§ 5. Mr. Lidington
To ask the Chancellor of the Exchequer when he next expects to meet his French counterpart to discuss economic competitiveness in Europe; and if he will make a statement.
§ Mr. Kenneth Clarke
I met Mr. Alphandery, the French Finance Minister, along with Finance Ministers from the other member states, to discuss European competitiveness at the recent European Council and ECOFIN meetings. I expect that we will discuss this issue further at future meetings.
§ Mr. Lidington
When my right hon. and learned Friend next meets his French counterpart, will he employ his customary energetic diplomacy to remind the French Finance Minister that an economic plan for Europe which involves higher borrowing, more help for state-funded white elephants and cuts in working hours would not encourage investment, but would cause any potential investor simply to shake his head sadly and take both money and jobs somewhere else?
§ Mr. Clarke
I think that my hon. Friend is assuming that the French Finance Minister is a bigger supporter of some proposals that come from the Commission in Brussels than he actually is. My colleague Mr. Alphandery is as big a sceptic as I am of some proposals, such as those my hon. Friend listed, that have been emanating from people with less well-judged ideas. The French Government have been imposing some strict austerity measures recently. They are making changes to their social security system to make it affordable and to reduce the costs on their employers. They have reduced their minimum wage for young people because they have found, as we would if we were to introduce one here, that the minimum wage created unemployment among young people. I assure my hon. Friend that my colleague Mr. Alphandery is somewhat nearer to his views and mine than he fears.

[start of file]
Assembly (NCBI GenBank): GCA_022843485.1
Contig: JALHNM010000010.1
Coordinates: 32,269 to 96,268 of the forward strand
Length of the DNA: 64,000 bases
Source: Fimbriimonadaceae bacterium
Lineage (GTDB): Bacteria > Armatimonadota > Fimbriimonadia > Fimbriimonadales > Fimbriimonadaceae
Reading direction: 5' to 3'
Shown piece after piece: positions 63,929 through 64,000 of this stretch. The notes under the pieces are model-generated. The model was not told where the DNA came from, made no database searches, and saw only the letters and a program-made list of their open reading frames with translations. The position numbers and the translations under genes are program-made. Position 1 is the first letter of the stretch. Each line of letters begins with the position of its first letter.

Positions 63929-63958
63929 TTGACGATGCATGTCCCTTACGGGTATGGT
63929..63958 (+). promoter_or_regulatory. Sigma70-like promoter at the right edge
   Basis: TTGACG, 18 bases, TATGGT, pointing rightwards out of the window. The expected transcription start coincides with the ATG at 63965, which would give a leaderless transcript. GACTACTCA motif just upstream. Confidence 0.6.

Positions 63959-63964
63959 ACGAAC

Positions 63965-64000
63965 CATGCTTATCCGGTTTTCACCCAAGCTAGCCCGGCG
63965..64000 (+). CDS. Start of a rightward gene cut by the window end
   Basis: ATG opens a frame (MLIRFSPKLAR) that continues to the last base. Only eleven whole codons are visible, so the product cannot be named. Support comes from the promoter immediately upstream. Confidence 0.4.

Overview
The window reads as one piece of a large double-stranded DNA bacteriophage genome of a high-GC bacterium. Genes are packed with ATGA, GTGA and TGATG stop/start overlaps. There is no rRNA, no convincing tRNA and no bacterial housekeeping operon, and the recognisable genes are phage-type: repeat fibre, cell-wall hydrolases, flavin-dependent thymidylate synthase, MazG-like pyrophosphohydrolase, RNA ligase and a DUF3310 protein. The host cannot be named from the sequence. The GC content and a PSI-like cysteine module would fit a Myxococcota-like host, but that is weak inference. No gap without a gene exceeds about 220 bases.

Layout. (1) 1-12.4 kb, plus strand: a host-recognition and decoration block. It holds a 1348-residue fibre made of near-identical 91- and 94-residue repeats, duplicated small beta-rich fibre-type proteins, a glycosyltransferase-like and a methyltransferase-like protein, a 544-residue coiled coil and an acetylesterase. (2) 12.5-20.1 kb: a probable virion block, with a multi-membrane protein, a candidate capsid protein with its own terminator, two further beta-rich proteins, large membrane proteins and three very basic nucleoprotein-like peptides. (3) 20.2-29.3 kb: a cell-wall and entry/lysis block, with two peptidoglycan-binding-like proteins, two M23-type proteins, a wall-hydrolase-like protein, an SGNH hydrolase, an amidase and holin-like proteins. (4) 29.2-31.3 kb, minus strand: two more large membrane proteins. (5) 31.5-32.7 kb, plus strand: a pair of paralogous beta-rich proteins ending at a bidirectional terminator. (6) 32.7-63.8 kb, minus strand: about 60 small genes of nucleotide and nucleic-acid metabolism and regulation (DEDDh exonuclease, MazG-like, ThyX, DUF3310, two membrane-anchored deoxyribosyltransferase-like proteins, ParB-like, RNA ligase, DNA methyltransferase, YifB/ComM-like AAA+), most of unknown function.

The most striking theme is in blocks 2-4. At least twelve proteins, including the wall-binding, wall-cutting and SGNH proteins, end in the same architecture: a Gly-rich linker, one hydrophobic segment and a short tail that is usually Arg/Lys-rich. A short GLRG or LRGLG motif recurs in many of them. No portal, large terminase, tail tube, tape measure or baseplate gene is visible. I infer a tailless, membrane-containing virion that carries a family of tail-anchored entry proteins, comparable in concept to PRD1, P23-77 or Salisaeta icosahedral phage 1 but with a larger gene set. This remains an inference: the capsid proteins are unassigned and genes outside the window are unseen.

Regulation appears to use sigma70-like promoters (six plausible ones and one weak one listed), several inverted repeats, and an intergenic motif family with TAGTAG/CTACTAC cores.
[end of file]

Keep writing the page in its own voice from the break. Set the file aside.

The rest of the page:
Nevertheless, France is not having the recovery that we are. It has a higher level of unemployment than we do and 1259 I think that the French Government are looking with interest at what is happening on this side of the channel and propose to follow many of our measures.
§ Mr. Hoon
The French Government have obviously decided that the best way of promoting their economic competitiveness is in the negotiations with the German Government on the terms of the creation of a single currency. How does the Chancellor intend to influence those negotiations? Or is he content that Britain should remain on the European sidelines?
§ Mr. Clarke
We are not on the European sidelines. It is true that at the Finance Ministers' meetings that I attend I am more often in total agreement with the German and Dutch Finance Ministers and usually with the Spanish Finance Minister than with Mr. Alphandery. Nevertheless, Mr. Alphandery and I are agreed on about four fifths of the issues. Last week's debate was based on the Opposition party's crazy premise that all the Finance Ministers of western Europe were sold on the idea of borrowing enormous sums and spending enormous sums to create extra jobs.
I am in complete agreement on currency with the other members of ECOFIN, including the French and the Germans. Now we have to concentrate on achieving convergence in our economic performance to achieve that stability of exchange rates, which will follow. My French and German colleagues are as keen as I am on getting inflation down to the levels that the British are now achieving and on getting public sector deficits down to the level that we are now on course for. [HON. MEMBERS: "Come on."] The gulf exists between the British Labour party and other governing parties in western Europe.